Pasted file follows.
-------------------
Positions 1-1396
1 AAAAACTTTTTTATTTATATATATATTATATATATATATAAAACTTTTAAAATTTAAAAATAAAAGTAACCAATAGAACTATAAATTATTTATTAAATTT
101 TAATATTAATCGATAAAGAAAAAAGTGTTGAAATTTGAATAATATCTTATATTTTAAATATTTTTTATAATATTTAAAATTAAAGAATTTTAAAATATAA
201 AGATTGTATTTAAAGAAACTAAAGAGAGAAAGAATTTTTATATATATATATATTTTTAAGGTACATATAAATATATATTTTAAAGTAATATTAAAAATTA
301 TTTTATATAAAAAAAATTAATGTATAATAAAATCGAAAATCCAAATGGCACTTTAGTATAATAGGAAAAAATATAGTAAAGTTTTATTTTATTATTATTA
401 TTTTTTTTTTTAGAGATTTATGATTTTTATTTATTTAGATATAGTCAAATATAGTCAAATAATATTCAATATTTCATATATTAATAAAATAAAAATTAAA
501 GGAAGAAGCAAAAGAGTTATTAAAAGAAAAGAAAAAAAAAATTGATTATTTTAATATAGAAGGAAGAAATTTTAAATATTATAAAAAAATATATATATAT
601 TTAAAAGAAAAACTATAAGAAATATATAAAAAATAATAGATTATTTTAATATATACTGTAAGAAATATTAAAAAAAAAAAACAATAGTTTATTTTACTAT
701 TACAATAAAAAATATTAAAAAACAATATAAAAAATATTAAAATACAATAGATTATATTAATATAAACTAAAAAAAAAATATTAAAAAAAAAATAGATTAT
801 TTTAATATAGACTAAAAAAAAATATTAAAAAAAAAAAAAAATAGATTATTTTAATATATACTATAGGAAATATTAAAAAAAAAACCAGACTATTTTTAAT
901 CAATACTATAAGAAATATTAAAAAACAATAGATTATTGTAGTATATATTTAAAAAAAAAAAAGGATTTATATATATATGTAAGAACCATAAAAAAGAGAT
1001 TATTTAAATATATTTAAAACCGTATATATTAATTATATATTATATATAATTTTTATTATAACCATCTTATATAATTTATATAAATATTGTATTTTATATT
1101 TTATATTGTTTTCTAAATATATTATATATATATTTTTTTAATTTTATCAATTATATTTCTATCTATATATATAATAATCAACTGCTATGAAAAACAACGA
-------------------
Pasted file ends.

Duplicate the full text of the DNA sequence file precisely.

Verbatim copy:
Positions 1-1396
1 AAAAACTTTTTTATTTATATATATATTATATATATATATAAAACTTTTAAAATTTAAAAATAAAAGTAACCAATAGAACTATAAATTATTTATTAAATTT
101 TAATATTAATCGATAAAGAAAAAAGTGTTGAAATTTGAATAATATCTTATATTTTAAATATTTTTTATAATATTTAAAATTAAAGAATTTTAAAATATAA
201 AGATTGTATTTAAAGAAACTAAAGAGAGAAAGAATTTTTATATATATATATATTTTTAAGGTACATATAAATATATATTTTAAAGTAATATTAAAAATTA
301 TTTTATATAAAAAAAATTAATGTATAATAAAATCGAAAATCCAAATGGCACTTTAGTATAATAGGAAAAAATATAGTAAAGTTTTATTTTATTATTATTA
401 TTTTTTTTTTTAGAGATTTATGATTTTTATTTATTTAGATATAGTCAAATATAGTCAAATAATATTCAATATTTCATATATTAATAAAATAAAAATTAAA
501 GGAAGAAGCAAAAGAGTTATTAAAAGAAAAGAAAAAAAAAATTGATTATTTTAATATAGAAGGAAGAAATTTTAAATATTATAAAAAAATATATATATAT
601 TTAAAAGAAAAACTATAAGAAATATATAAAAAATAATAGATTATTTTAATATATACTGTAAGAAATATTAAAAAAAAAAAACAATAGTTTATTTTACTAT
701 TACAATAAAAAATATTAAAAAACAATATAAAAAATATTAAAATACAATAGATTATATTAATATAAACTAAAAAAAAAATATTAAAAAAAAAATAGATTAT
801 TTTAATATAGACTAAAAAAAAATATTAAAAAAAAAAAAAAATAGATTATTTTAATATATACTATAGGAAATATTAAAAAAAAAACCAGACTATTTTTAAT
901 CAATACTATAAGAAATATTAAAAAACAATAGATTATTGTAGTATATATTTAAAAAAAAAAAAGGATTTATATATATATGTAAGAACCATAAAAAAGAGAT
1001 TATTTAAATATATTTAAAACCGTATATATTAATTATATATTATATATAATTTTTATTATAACCATCTTATATAATTTATATAAATATTGTATTTTATATT
1101 TTATATTGTTTTCTAAATATATTATATATATATTTTTTTAATTTTATCAATTATATTTCTATCTATATATATAATAATCAACTGCTATGAAAAACAACGA